deployments.
</t> </t>
<t>Replacing clear text SNI transmission by an encrypted variant will break <t>Replacing cleartext SNI transmission by an encrypted variant will
or reduce the efficacy of the operational practices and techniques break or reduce the efficacy of the operational practices and techniques
implemented in middle-boxes as described in <xref target="snileak"/>. implemented in middleboxes, as described in <xref target="snileak"
As explained in <xref target="end-to-end"/>, alternative solutions will have to format="default"/>. As explained in <xref target="end-to-end"
be developed. format="default"/>, alternative solutions will have to be developed.
</t> </t>
</section> </section>
<section anchor="iana-considerations" numbered="true" toc="default">
<section anchor="iana-considerations" title="IANA Considerations"> <name>IANA Considerations</name>
<t>This draft does not require any IANA action. <t>This document has no IANA actions.
</t> </t>
</section> </section>
<section anchor="acknowledgements" title="Acknowledgements"> </middle>
<t>A large part of this draft originates in discussion of SNI encryption <back>
<displayreference target="I-D.ietf-httpbis-http2-secondary-certs"
to="HTTP2-SEC-CERTS"/>
<displayreference target="I-D.ietf-quic-tls" to="QUIC"/>
<displayreference target="I-D.ietf-tls-dtls13" to="DTLS-1.3"/>
<references>
<name>Informative References</name>
<!-- draft-ietf-httpbis-http2-secondary-certs-05: I-D Exits -->
<xi:include
href="https://xml2rfc.tools.ietf.org/public/rfc/bibxml3/reference.I-D.i
etf-httpbis-http2-secondary-certs.xml"/>
<!-- draft-ietf-quic-tls-24: I-D Exists -->
<xi:include
href="https://xml2rfc.tools.ietf.org/public/rfc/bibxml3/reference.I-D.i
etf-quic-tls.xml"/>
<!-- draft-ietf-tls-dtls13-34: Publication Requested -->
<xi:include href="https://xml2rfc.tools.ietf.org/public/rfc/bibxml3/refere
nce.I-D.ietf-tls-dtls13.xml"/>
<xi:include
href="https://xml2rfc.tools.ietf.org/public/rfc/bibxml/reference.RFC.22
46.xml"/>
<xi:include href="https://xml2rfc.tools.ietf.org/public/rfc/bibxml/referen
ce.RFC.3207.xml"/>
<xi:include href="https://xml2rfc.tools.ietf.org/public/rfc/bibxml/referen
ce.RFC.3546.xml"/>
<xi:include href="https://xml2rfc.tools.ietf.org/public/rfc/bibxml/referen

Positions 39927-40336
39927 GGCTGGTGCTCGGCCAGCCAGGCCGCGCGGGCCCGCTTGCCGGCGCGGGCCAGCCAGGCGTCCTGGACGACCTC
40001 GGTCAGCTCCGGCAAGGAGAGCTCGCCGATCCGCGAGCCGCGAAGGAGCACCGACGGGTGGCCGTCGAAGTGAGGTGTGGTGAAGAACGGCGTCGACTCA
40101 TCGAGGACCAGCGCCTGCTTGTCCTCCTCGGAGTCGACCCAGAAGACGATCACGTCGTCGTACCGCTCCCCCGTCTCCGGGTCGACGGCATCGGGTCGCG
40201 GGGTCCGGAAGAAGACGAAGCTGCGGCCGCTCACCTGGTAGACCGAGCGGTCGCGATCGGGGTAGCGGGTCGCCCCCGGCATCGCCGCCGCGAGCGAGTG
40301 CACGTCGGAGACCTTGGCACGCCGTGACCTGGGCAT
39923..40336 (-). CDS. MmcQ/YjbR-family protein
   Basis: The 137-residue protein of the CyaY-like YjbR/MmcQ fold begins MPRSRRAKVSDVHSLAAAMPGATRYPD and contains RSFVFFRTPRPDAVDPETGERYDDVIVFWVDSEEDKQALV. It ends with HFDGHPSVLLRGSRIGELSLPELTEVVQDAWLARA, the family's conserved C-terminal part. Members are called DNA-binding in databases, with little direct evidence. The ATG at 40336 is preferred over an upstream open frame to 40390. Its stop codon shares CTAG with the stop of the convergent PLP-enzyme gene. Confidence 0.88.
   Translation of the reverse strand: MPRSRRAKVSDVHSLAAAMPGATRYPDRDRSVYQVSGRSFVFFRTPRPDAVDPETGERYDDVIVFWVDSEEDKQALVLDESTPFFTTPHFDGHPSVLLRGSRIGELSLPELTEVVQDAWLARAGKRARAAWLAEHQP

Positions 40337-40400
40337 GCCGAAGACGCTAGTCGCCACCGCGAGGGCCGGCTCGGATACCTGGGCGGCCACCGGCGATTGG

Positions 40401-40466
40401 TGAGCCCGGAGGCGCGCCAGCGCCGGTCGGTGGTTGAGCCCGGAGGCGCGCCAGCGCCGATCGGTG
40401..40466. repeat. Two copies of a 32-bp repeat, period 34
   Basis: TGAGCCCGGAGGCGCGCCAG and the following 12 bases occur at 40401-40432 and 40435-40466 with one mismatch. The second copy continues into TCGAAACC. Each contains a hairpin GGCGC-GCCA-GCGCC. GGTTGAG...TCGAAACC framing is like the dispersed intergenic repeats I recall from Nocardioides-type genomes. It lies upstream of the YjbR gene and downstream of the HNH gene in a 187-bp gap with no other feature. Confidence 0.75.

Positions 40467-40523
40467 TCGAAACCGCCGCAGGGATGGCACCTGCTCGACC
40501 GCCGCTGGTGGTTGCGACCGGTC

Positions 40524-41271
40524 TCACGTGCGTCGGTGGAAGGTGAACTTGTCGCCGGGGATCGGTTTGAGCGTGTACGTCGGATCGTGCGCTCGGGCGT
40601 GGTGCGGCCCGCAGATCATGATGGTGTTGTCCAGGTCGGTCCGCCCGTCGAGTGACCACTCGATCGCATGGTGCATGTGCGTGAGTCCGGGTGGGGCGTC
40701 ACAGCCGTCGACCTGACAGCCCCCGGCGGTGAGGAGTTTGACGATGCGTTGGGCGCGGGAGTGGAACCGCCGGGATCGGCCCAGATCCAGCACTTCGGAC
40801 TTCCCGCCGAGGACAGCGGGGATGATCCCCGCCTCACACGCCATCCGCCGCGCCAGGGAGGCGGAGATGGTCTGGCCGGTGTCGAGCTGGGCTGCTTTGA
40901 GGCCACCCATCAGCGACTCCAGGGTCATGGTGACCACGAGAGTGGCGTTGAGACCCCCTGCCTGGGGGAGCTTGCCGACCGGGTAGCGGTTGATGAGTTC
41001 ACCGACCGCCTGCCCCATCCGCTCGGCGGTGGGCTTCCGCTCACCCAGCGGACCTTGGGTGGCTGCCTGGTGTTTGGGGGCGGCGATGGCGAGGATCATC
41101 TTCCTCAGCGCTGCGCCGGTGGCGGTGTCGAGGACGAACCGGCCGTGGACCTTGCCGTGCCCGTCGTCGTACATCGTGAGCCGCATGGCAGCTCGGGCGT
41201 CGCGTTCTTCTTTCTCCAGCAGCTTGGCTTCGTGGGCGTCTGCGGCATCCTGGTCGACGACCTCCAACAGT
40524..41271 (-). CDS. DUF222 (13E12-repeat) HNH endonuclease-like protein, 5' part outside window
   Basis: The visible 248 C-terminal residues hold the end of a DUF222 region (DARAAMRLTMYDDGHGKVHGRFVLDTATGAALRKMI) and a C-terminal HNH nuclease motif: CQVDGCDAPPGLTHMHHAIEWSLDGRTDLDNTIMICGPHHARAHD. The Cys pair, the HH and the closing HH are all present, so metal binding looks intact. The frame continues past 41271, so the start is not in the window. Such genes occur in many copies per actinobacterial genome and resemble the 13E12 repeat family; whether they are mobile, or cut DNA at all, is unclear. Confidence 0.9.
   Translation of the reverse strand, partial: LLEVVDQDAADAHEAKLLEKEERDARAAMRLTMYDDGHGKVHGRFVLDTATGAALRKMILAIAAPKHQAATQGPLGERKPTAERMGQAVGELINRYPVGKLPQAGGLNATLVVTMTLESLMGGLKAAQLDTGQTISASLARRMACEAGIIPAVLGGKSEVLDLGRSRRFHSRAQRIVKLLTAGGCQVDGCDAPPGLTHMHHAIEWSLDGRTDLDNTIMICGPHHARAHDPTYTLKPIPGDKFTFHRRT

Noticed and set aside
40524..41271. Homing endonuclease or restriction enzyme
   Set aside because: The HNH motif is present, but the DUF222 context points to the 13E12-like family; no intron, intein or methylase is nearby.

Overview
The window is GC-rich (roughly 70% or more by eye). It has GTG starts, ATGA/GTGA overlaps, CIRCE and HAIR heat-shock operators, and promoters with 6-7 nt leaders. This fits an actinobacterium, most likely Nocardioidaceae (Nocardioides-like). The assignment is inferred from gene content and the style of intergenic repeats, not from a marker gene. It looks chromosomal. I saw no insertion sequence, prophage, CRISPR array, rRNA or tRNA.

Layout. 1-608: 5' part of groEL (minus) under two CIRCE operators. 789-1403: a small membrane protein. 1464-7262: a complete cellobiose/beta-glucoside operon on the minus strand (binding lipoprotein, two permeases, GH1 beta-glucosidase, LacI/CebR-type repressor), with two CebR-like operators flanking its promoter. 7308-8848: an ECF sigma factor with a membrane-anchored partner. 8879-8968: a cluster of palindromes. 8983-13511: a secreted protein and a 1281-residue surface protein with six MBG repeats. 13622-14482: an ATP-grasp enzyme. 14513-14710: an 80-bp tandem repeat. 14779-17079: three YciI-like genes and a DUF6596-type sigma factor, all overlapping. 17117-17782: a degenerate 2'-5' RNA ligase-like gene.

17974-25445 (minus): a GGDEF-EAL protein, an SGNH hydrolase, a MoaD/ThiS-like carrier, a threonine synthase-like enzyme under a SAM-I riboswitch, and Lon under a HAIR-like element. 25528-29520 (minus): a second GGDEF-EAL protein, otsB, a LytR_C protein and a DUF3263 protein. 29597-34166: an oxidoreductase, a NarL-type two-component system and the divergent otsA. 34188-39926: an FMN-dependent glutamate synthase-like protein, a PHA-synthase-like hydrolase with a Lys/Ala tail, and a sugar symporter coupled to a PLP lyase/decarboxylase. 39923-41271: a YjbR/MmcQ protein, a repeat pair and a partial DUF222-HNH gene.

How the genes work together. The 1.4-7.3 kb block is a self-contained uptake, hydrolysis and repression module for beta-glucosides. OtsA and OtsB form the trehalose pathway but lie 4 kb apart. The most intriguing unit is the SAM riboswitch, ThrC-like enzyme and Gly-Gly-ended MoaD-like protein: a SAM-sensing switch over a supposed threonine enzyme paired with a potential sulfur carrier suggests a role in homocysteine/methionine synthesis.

ce.RFC.4346.xml"/>
<xi:include href="https://xml2rfc.tools.ietf.org/public/rfc/bibxml/referen
ce.RFC.4366.xml"/>
<xi:include href="https://xml2rfc.tools.ietf.org/public/rfc/bibxml/referen
ce.RFC.5246.xml"/>
<xi:include href="https://xml2rfc.tools.ietf.org/public/rfc/bibxml/referen
ce.RFC.6066.xml"/>
<xi:include href="https://xml2rfc.tools.ietf.org/public/rfc/bibxml/referen
ce.RFC.7258.xml"/>
<xi:include href="https://xml2rfc.tools.ietf.org/public/rfc/bibxml/referen
ce.RFC.7540.xml"/>
<xi:include href="https://xml2rfc.tools.ietf.org/public/rfc/bibxml/referen
ce.RFC.7590.xml"/>
<xi:include href="https://xml2rfc.tools.ietf.org/public/rfc/bibxml/referen
ce.RFC.7858.xml"/>
<xi:include href="https://xml2rfc.tools.ietf.org/public/rfc/bibxml/referen
ce.RFC.8314.xml"/>
<xi:include href="https://xml2rfc.tools.ietf.org/public/rfc/bibxml/referen
ce.RFC.8336.xml"/>
<xi:include href="https://xml2rfc.tools.ietf.org/public/rfc/bibxml/referen
ce.RFC.8404.xml"/>
<xi:include href="https://xml2rfc.tools.ietf.org/public/rfc/bibxml/referen
ce.RFC.8446.xml"/>
<xi:include href="https://xml2rfc.tools.ietf.org/public/rfc/bibxml/referen
ce.RFC.8484.xml"/>
<reference anchor="DOMFRONT" target="https://www.bamsoftware.com/papers/fr
onting/">
<front>
<title>Blocking-resistant communication through domain fronting</title
>
<seriesInfo name="DOI" value="10.1515/popets-2015-0009"/>
<author initials="D." surname="Fifield" fullname="David Fifield">
<organization/>
</author>
<author initials="C." surname="Lan" fullname="Chang Lan">
<organization/>
</author>
<author initials="R." surname="Hynes" fullname="Rod Hynes">
<organization/>
</author>
<author initials="P." surname="Wegmann" fullname="Percy Wegmann">
<organization/>
</author>
<author initials="V." surname="Paxson" fullname="Vern Paxson">
<organization/>
</author>
<date year="2015"/>
</front>
</reference>
</references>
<section anchor="acknowledgements" numbered="false" toc="default">
<name>Acknowledgements</name>
<t>A large part of this document originated in discussion of SNI encryptio
n
on the TLS WG mailing list, including comments after the tunneling on the TLS WG mailing list, including comments after the tunneling